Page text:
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Old 28th October 2009   #3
Kaitlynn
Senior Member
 
Join Date: July 2005
Posts: 633
Default Re: Toothless government ''charters''

Tamika is 100% right. The point is not to encourage "diversity," but beauty- Classical beauty; true beauty.

Another article about the Australian charter has some mixed messages, but contains at least one interesting section.

http://www.smh.com.au/opinion/socie...91027-hiyp.html

The author is one of the people who were involved with creating the charter. She writes:

Quote:
There are many tired and repetitive arguments against reflecting a more realistic and diverse image of male and female bodies. All are all easily dismantled. Some say these industries are built on dreams and aspiration. That's fine. But who said dreams only come in size zero? Who said everyone aspires to be underweight?

Some say women are our own worst enemies, that we are the ones demanding images of airbrushed unreality. How would anyone know what women prefer when given little choice? How does anyone know we won't buy their magazines or products if they portray women more realistically?

It's time to give us a chance to prove those unfounded claims wrong.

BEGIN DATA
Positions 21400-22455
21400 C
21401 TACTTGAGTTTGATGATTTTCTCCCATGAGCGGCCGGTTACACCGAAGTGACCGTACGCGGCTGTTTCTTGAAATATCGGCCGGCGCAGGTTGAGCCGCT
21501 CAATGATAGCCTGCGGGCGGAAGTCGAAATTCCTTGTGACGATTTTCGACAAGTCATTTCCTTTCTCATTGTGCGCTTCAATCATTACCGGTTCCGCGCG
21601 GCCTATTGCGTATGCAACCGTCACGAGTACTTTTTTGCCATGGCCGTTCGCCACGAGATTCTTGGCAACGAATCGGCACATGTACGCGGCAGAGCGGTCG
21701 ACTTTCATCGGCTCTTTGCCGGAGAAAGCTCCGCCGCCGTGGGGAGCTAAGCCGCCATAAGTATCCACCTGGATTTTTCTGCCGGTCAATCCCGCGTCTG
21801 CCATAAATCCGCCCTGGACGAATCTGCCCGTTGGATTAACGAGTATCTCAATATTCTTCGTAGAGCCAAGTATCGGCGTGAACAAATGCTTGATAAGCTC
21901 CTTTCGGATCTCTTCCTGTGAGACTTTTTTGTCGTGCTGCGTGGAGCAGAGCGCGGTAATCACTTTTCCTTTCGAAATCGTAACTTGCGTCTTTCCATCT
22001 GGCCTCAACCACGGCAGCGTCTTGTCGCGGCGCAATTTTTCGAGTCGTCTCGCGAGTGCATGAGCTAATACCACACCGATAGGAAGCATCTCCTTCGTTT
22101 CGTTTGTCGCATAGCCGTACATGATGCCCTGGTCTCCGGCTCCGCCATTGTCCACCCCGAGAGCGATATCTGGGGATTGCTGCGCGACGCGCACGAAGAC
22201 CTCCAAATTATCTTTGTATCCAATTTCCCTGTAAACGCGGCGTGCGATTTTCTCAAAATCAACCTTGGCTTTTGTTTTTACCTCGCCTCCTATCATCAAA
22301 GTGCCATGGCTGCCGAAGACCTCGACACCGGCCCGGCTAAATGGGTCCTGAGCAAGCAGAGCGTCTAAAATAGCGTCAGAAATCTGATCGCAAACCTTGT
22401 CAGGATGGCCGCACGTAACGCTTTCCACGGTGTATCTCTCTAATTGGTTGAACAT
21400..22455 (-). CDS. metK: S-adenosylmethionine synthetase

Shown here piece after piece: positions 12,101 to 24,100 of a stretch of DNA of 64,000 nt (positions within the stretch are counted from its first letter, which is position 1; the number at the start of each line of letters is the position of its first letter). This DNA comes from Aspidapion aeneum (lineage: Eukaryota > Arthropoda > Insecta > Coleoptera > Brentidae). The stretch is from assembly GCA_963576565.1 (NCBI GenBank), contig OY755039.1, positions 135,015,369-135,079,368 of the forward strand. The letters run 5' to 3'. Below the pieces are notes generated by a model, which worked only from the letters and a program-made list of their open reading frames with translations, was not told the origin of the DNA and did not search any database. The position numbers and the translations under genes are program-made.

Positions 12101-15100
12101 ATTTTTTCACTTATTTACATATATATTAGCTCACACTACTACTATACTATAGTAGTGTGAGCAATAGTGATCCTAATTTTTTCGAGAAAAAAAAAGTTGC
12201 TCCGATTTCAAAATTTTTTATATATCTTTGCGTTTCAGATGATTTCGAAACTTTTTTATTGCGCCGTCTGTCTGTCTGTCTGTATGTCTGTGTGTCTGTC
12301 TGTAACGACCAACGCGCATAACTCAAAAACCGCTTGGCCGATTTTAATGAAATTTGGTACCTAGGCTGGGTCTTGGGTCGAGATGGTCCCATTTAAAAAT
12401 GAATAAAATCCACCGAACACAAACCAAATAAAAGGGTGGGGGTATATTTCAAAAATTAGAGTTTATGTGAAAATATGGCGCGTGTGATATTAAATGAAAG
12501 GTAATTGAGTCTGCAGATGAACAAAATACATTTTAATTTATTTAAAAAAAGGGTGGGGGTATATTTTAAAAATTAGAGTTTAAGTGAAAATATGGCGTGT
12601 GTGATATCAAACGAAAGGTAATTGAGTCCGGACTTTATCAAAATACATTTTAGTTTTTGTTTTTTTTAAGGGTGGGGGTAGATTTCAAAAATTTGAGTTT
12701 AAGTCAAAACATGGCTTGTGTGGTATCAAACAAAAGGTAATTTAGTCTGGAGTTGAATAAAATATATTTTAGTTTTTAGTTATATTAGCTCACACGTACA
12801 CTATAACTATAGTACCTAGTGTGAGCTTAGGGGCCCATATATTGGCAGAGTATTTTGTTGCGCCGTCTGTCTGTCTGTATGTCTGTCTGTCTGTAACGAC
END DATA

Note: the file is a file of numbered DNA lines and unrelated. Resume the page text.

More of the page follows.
Many people make a living from pushing the boundaries, but they need to realise that the boundaries can push back.

What's especially important here is the writer's pointing out that the arguments against using full-figured models "are easily dismantled." Yes! The posters on this forum have been dismantling them for years. Yet whenever these issues come up in the media, most commentators simply accept, uncritically, whatever lies and myths the fashion-industry apologists parrot.

She explodes two such myths, both of which have been exposed on this forum.

1. There is nothing wrong with "aspiration" and "inspiration," but a woman can be inspired by a gorgeous size-16 model rather than by a waif, and can aspire to be just like her.

2. Women have never been given an opportunity to choose plus-size models over straight-size skeletons. Mode was just one, single, short-lived magazine, and even Mode was only truly subversive at the beginning, before its editorial policy changed and it diminished its effectiveness. There is no proof that fuller-figured models aren't commercially effective. None.

Any claims that the promoters of emaciation make in support of their androgynous standard can easily be debunked, in favour of arguments for plus-size beauty.
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